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The temperature gauge on the P38 has been going up into the red area on the gauge with the light coming on. The Nanocom shows the temperature at 80 degrees.

I've put a new sensor in and have the same result.

Resistance is .758 Kohms at 18 degrees and 58 ohms at 80 degrees

Voltage is 4.39 at 18 degrees and .2.85V at 80 degrees

There is the same voltage at pin 19 on the BECM so continuity is OK

Should I be looking at the BECM, the wiring or the gauge as the next suspect or are those readings off?

Many thanks as always.

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Just been out and tried on the Ascot which is early enough to have the same single connector sensor as you have. At 11 degrees (according to the HEVAC), the resistance of the sensor is 0.908 kOhms and the gauge, as you would expect, reads cold. Unplugged the wire from the sensor and connected a 62 Ohm (the closest I could find in my box of assorted resistors) between the alternator body, which should give a decent ground and the connector. With the ignition on the gauge read just below the mid point. Which suggests it isn't the sensor but something odd happening in the AD conversion within the BeCM or the DA conversion back in the instrument cluster.

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Thanks Richard. I suppose I could try a secondhand cluster to eliminate that.

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If you've got one. I've got one that I swapped the circuit board over as the driver chips for some of the warning lights died so I had no oil pressure light (amongst others). Just be careful though as swapping the whole cluster can affect the recorded mileage.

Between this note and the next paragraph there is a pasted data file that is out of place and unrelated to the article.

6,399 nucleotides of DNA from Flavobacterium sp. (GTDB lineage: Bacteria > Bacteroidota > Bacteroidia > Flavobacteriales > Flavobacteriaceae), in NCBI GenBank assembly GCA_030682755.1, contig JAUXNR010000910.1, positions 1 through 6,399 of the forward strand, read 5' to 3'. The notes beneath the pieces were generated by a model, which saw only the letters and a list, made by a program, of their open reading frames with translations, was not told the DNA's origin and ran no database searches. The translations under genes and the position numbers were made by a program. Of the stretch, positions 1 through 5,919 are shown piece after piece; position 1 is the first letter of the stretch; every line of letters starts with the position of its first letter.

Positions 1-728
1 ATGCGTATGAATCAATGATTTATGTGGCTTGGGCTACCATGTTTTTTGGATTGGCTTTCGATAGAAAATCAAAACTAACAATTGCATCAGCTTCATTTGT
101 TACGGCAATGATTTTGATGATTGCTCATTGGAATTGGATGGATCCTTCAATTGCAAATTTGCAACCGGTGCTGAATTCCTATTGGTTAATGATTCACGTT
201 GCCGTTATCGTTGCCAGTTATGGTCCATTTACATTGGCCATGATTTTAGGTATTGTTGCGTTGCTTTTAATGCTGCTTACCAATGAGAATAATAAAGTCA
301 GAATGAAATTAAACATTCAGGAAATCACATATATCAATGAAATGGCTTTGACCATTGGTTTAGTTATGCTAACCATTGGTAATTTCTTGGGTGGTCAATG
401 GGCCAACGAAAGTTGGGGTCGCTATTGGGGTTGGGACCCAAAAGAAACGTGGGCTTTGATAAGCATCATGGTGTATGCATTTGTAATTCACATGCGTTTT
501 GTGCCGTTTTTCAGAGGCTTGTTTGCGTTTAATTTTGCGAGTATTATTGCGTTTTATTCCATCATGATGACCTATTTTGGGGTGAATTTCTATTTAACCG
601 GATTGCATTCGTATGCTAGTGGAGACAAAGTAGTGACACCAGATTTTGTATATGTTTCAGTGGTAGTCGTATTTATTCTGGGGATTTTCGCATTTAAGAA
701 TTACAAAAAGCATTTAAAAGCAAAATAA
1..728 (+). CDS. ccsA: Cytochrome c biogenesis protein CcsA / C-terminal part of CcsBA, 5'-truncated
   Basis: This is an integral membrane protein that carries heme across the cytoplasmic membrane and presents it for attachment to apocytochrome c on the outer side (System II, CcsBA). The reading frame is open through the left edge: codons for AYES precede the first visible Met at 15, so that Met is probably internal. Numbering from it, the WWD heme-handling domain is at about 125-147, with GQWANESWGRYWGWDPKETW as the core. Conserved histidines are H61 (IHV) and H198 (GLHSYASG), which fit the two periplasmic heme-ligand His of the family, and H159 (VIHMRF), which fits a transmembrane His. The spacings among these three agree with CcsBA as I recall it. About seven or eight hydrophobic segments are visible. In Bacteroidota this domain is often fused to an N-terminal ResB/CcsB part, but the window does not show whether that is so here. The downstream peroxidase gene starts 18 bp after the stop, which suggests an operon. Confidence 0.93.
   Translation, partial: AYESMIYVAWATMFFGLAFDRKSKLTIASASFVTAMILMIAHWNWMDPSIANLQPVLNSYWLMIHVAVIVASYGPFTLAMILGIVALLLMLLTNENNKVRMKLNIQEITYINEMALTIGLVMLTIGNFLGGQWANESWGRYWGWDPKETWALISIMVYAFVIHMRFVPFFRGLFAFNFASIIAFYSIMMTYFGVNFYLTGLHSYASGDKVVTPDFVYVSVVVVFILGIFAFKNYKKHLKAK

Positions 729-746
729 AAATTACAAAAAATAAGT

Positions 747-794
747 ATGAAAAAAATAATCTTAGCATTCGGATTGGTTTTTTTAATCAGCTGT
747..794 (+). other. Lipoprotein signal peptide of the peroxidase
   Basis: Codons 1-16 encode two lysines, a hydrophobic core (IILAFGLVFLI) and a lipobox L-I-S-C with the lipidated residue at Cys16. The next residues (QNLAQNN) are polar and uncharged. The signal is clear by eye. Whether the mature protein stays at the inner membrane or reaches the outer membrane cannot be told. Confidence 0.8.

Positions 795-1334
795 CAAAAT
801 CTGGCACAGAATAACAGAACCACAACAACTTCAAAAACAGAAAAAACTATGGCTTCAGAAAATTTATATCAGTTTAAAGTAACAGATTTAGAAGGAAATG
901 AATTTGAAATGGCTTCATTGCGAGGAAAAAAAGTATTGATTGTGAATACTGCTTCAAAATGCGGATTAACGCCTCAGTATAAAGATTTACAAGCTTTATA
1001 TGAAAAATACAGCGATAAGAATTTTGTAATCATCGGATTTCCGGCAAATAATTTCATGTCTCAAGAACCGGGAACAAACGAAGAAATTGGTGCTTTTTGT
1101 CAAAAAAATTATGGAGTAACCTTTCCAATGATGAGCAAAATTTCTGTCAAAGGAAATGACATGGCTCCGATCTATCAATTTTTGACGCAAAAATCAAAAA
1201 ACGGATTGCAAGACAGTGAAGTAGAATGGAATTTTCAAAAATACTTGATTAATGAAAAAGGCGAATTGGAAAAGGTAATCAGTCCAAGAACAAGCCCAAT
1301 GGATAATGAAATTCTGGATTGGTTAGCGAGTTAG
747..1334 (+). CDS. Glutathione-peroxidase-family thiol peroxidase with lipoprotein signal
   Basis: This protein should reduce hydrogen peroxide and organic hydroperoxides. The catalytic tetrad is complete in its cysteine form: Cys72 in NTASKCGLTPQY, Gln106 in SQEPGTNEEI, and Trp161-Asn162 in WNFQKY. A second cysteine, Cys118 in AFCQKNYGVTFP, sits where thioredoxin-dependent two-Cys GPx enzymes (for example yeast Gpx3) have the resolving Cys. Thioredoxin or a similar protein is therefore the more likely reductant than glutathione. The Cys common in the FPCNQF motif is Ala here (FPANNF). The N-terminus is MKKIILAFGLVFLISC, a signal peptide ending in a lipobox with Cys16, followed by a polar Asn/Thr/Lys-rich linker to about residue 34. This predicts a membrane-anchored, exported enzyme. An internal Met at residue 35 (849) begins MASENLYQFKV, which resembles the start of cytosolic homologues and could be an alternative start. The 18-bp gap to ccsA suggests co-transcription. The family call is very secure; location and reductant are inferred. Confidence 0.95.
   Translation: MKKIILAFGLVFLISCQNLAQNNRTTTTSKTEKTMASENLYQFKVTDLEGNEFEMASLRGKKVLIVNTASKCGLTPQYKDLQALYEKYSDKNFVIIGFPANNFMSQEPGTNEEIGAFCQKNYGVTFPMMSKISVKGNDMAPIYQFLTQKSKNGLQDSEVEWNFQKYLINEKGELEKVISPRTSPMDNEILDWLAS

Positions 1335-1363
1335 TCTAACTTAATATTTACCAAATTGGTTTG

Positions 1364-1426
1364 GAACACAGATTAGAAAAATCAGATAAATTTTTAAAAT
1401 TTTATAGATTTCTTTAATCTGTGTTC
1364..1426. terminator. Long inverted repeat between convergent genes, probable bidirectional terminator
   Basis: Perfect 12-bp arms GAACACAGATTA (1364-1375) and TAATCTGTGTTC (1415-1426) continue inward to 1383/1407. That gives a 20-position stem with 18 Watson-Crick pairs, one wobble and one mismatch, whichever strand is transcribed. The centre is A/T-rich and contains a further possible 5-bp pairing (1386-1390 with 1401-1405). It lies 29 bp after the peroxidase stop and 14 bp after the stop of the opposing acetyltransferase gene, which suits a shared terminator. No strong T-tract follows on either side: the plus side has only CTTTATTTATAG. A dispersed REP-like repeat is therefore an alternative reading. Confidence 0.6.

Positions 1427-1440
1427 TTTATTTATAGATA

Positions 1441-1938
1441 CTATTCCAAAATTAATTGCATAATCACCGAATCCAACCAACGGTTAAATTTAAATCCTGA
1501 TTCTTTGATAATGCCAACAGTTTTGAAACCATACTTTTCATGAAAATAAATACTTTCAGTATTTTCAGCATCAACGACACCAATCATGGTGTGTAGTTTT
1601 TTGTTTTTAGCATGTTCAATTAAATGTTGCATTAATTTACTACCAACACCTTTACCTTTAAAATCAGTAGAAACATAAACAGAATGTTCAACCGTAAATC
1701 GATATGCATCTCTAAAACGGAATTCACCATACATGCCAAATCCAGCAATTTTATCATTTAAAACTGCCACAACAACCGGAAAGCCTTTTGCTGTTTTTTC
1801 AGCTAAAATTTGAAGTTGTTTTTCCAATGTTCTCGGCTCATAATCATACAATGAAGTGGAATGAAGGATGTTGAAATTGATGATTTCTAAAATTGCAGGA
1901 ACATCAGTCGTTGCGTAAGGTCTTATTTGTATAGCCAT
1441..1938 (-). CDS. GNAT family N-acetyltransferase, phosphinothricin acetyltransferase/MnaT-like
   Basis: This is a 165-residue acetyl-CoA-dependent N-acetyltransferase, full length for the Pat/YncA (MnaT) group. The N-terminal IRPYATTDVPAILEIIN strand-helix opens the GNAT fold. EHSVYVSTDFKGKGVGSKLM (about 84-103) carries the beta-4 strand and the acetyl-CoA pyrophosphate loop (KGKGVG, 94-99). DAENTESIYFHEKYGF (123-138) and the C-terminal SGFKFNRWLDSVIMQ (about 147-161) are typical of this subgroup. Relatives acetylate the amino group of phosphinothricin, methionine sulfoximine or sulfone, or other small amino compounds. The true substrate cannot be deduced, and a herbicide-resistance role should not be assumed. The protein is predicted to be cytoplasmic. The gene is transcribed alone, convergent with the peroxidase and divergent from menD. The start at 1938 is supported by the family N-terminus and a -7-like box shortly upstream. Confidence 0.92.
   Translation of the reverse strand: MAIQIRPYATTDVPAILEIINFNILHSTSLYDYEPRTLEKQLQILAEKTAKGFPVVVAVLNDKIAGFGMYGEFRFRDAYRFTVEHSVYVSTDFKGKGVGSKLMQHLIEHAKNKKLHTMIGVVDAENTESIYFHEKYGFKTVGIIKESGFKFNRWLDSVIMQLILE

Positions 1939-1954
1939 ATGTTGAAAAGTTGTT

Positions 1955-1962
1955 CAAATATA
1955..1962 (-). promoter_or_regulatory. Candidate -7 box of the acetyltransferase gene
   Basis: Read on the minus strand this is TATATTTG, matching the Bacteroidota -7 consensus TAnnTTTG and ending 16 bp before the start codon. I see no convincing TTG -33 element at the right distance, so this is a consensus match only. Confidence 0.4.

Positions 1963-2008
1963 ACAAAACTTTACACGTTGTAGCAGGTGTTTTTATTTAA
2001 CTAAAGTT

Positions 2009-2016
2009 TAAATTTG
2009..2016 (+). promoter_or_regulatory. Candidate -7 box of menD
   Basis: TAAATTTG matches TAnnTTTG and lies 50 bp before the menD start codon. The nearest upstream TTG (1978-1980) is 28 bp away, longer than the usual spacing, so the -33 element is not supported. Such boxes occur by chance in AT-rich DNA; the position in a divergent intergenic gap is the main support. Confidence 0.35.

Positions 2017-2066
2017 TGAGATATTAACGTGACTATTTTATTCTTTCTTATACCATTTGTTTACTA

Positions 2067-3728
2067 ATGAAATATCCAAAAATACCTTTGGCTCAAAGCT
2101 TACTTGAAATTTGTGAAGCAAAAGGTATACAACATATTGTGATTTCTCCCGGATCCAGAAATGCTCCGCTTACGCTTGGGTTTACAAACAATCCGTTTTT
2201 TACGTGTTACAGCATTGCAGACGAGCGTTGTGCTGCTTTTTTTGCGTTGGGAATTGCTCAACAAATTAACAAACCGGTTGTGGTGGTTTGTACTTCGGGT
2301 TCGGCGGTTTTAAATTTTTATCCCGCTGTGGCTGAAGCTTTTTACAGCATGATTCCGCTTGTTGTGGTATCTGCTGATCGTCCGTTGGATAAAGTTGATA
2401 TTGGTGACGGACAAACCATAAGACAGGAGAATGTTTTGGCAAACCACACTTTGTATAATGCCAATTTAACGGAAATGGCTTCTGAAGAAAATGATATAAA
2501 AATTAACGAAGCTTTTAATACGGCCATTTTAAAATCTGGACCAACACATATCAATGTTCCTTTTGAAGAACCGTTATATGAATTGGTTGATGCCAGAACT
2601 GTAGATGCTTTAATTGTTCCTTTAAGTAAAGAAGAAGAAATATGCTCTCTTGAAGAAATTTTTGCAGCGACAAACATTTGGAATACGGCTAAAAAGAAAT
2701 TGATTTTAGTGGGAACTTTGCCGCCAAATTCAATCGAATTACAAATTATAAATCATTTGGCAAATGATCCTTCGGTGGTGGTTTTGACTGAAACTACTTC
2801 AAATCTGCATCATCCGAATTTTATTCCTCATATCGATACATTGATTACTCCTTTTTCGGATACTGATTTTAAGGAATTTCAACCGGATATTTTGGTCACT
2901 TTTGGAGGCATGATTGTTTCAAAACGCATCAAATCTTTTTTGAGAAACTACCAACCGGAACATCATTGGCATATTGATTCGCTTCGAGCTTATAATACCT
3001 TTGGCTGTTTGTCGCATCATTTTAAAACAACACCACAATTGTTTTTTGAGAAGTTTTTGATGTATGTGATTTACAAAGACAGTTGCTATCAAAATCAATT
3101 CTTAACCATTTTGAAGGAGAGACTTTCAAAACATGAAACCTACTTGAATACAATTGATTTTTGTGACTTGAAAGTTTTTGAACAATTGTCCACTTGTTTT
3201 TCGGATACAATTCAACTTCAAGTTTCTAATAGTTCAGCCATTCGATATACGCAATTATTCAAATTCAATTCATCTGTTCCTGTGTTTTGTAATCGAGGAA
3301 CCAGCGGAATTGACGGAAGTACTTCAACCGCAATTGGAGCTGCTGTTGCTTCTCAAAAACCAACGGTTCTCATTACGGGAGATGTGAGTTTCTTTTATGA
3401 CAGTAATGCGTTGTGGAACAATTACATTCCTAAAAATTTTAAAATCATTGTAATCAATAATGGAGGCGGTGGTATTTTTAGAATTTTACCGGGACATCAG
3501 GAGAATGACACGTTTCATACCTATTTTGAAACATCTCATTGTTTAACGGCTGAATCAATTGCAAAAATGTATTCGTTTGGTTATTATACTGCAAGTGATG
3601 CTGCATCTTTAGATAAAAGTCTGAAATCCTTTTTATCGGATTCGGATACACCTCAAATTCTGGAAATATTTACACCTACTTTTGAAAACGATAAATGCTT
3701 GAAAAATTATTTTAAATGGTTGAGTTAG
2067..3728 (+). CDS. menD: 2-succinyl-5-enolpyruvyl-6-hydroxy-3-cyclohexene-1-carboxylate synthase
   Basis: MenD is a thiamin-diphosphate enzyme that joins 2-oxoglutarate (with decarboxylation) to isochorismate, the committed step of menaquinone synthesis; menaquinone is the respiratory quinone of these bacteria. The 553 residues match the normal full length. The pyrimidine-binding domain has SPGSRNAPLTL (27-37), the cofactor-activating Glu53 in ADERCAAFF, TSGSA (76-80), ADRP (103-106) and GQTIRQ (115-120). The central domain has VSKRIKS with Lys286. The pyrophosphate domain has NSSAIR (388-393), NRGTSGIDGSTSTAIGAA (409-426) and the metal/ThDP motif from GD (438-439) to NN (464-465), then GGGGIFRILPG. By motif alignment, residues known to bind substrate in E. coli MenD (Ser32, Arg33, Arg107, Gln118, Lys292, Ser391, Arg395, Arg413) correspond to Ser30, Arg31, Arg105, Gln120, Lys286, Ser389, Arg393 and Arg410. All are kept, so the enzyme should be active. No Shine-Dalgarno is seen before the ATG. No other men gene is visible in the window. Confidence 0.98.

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Just had a thought. If you've got 758 Ohms when cold and 58 when hot, presumably the gauge reads correctly when cold? In that case, if you were to put a resistor in series with the sensor, it should bring the gauge reading down. I'd start with something like a 200 Ohm resistor (so giving 258 in total) and see what the gauge reads then.

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That's inspired Richard. I'll get down to the resistor shop in the morning and have a play.

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So, with a collection of resistors I got these results.

disconnecting the green sensor wire and sending direct to earth via a 22 ohm resistor the gauge read high with light on.
With a 68 ohm resistor the gauge read 1/4 to 1/2 full
With a 120 ohm resistor the gauge read just above cold.

Whilst providing a direct earth to the body of the sensor via the alternator body and reconnecting the wire it took a lot longer for the gauge to hit the highest point. Maybe why the later sensors were two pin.

I'm going to pick up a genuine LR sensor tomorrow having had a little lie down after seeing the cost to see if there is any benefit.

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Checking the earth path from the sender to the battery there was a 6.1 ohm resistance. Remade the joint between the chassis earth and the earth cable to te alternator and it's looking like it has sorted it.

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Nice one, I suspect you are correct and that is why they went over to the two pin sensor on later cars. Wouldn't have expected 6.1 Ohms to have made that much difference though.

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You are probably right Richard. I took it out to get the tracking done and the gauge still wavers about too high relative to the Nanocom readings.